One is a bentwood box sculpted from a single piece of cedar by an indigenous artist. Its panels are adorned with the mournful carved faces representing First Nations and Métis who suffered through the residential schools era, when government-sanctioned institutions systemically tried to eradicate indigenous culture, tore apart families and operated havens for child abuse.

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Okanagan National Alliance launches court challenge of B.C. Treaty process

No Justice Stolen Land logoOverlapping land claims at centre of lawsuit questioning the legality of the B.C. treaty process

The Canadian Press/CBC,  Aug 12, 2014

A stack of overlapping land claims by First Nations is a “cancer” within British Columbia’s treaty process, says a prominent provincial chief spearheading a court challenge of the decades-old method of negotiating aboriginal rights and title in the province.

The seven-members Okanagan National Alliance has filed a civil claim in B.C. Supreme Court in Vancouver disputing the B.C. Treaty Process, and centres it legal action around an agreement between the province and Ktunaxa Nation Council.

The incremental treaty agreement was signed in March 2013 and gives the Cranbrook, B.C., nation and its adjoining bands 242 hectares of land in the West Kootenay. The deal is the first stage of forging a broader treaty. Read the rest of this entry

The Logic of Israeli Violence

A massive explosion hits Gaza Strip as Israeli forces bomb heavily populated areas.

A massive explosion hits Gaza Strip as Israeli forces bomb heavily populated areas.

Israeli violence isn’t senseless — it follows a colonial logic.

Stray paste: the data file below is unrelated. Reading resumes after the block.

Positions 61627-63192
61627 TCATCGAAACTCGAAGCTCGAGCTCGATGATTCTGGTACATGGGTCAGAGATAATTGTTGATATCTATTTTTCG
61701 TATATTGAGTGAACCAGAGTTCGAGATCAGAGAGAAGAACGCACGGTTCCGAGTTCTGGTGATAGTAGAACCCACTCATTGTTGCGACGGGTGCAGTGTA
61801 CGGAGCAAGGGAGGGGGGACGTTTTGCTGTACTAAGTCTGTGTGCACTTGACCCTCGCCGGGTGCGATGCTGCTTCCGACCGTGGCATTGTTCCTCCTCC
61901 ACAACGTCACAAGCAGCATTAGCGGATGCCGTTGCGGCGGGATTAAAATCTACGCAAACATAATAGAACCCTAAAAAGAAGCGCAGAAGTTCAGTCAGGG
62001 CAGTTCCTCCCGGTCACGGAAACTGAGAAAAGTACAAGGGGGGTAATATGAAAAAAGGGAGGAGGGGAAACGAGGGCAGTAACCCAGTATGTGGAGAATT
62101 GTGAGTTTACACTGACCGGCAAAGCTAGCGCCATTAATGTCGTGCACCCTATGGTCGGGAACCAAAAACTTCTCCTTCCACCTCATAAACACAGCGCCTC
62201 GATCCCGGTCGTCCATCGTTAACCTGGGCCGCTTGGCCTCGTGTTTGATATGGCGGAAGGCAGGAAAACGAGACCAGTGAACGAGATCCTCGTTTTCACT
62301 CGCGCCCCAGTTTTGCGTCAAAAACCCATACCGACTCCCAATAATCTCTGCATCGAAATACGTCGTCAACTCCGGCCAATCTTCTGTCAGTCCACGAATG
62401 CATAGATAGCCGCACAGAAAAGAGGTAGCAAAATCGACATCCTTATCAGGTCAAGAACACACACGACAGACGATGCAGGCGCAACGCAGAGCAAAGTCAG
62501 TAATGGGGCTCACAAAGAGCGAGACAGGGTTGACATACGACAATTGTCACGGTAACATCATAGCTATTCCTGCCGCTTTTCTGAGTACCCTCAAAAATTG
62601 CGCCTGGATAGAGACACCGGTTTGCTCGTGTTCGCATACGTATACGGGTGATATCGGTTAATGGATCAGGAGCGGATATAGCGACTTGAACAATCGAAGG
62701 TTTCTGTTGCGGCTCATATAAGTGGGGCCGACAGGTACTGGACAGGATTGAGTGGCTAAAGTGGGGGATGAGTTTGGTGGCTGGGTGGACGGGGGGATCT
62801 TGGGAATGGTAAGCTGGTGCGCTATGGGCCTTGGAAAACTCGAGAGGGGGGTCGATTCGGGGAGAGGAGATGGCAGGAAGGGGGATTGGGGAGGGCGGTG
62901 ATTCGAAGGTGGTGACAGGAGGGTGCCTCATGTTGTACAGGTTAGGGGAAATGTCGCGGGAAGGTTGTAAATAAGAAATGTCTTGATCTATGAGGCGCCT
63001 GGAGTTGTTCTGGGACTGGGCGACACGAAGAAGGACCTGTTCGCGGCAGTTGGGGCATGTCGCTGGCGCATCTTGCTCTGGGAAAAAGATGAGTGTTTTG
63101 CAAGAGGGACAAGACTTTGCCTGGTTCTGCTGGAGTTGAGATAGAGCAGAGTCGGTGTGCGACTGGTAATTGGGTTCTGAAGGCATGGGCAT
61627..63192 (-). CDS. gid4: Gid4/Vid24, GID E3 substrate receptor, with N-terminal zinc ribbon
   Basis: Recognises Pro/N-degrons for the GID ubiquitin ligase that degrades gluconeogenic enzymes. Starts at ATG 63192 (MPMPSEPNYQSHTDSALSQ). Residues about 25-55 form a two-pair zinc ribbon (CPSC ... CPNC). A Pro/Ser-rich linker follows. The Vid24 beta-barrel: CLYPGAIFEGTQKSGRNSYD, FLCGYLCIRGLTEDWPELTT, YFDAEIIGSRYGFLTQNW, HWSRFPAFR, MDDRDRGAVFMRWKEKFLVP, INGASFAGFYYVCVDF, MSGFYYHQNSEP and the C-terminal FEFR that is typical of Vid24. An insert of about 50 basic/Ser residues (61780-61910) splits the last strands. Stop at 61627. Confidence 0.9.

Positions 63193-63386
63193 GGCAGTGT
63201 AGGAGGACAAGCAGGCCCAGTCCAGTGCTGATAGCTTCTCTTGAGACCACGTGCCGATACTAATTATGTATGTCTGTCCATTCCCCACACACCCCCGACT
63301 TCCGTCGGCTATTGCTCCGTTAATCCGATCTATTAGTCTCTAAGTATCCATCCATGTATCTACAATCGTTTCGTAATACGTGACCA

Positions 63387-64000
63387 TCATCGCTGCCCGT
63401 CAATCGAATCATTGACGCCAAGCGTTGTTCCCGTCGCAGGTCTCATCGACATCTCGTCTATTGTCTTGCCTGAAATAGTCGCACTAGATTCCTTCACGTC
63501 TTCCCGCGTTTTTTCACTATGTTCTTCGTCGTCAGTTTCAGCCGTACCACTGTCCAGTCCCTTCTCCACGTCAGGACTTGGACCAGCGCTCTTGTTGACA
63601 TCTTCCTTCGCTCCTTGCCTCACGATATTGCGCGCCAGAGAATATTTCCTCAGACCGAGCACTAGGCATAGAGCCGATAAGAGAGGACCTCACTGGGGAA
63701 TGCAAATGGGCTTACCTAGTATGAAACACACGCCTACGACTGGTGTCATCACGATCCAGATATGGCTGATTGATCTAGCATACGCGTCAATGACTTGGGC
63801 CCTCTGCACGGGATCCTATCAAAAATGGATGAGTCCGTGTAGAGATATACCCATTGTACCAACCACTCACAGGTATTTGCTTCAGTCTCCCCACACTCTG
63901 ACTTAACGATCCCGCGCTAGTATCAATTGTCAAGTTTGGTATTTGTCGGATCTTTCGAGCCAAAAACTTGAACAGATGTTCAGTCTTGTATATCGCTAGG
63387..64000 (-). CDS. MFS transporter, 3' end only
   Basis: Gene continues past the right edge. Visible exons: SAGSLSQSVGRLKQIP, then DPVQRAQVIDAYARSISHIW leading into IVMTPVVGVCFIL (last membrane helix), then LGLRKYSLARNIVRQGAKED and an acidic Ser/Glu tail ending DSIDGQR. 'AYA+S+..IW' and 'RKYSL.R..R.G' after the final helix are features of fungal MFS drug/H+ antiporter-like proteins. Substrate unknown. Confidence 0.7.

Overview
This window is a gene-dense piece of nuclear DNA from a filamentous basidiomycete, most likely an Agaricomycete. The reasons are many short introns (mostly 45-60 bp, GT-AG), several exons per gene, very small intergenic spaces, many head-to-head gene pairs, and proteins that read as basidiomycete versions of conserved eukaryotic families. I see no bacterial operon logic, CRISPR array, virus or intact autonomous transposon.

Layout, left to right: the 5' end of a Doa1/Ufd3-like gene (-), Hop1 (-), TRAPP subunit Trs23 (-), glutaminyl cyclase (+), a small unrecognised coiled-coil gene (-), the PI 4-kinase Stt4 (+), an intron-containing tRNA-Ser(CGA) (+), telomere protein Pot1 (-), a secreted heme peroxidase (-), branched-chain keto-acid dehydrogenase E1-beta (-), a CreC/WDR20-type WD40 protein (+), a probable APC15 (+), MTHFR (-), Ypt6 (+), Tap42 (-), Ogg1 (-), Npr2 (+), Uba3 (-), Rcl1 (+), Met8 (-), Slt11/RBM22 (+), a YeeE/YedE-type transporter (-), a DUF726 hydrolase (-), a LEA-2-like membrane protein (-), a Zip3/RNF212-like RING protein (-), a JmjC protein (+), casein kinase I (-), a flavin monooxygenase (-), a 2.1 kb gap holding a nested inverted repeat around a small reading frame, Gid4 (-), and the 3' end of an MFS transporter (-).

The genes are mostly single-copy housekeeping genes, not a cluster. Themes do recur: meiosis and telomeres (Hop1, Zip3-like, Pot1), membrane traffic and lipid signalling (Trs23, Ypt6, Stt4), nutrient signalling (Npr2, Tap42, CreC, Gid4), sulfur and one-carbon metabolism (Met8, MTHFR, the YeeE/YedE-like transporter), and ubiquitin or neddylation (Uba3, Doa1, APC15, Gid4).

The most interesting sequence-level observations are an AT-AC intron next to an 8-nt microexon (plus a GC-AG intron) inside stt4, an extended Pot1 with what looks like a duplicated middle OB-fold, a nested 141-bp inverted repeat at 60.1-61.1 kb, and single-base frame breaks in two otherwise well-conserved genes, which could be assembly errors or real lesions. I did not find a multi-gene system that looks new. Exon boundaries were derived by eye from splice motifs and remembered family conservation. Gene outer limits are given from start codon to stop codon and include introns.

by Greg Shupak, Jacobin Magazine, July 30, 2014

One could be forgiven for understanding Israel’s actions in the Gaza Strip as butchery for its own sake. That’s a plausible interpretation of the killing of 1,284 Palestinians, at least 75 percent of whom are civilians, and injuring another 7,100.

Seeing Israel as engaging in senseless bloodletting might seem an even more reasonable conclusion in light of the massacre of sixty-three people in Shujaiya after “the extensive use of artillery fire on dozens of populated areas across the Gaza Strip” that left bodies “scattered on streets,” or the bombing of United Nations shelters for those fleeing the violence. That conclusion is also tempting based on reports out of Khuza’a, a hamlet in the hinterlands of the Strip that was the scene of another Israeli massacre. Read the rest of this entry

Policy changes aimed at reviving B.C. treaty process, gaining support for natural-resource projects: Aboriginal Affairs

Aboriginal Affairs minister Bernard Valcourt.

Aboriginal Affairs minister Bernard Valcourt.

Lawyer Douglas Eyford named Valcourt’s “special representative”

OTTAWA — The Harper government announced Monday sweeping policy changes aimed at reviving the B.C. treaty process and convincing more First Nations they should support major natural-resource initiatives in B.C.

Aboriginal Affairs Minister Bernard Valcourt’s new approach is in response to numerous criticisms over several years that the government has been inflexible in its approach to treaties, and that it has failed to adequately consult First Nations on controversial oilsands pipeline proposals.

Valcourt appointed Vancouver lawyer Douglas Eyford, the author of a critical government-commissioned report published last December, to lead a process to “renew and reform” a comprehensive treaty process that has produced just four deals in more than two decades of talks.

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Maori commemorate 150 years since Battle of Orakau against British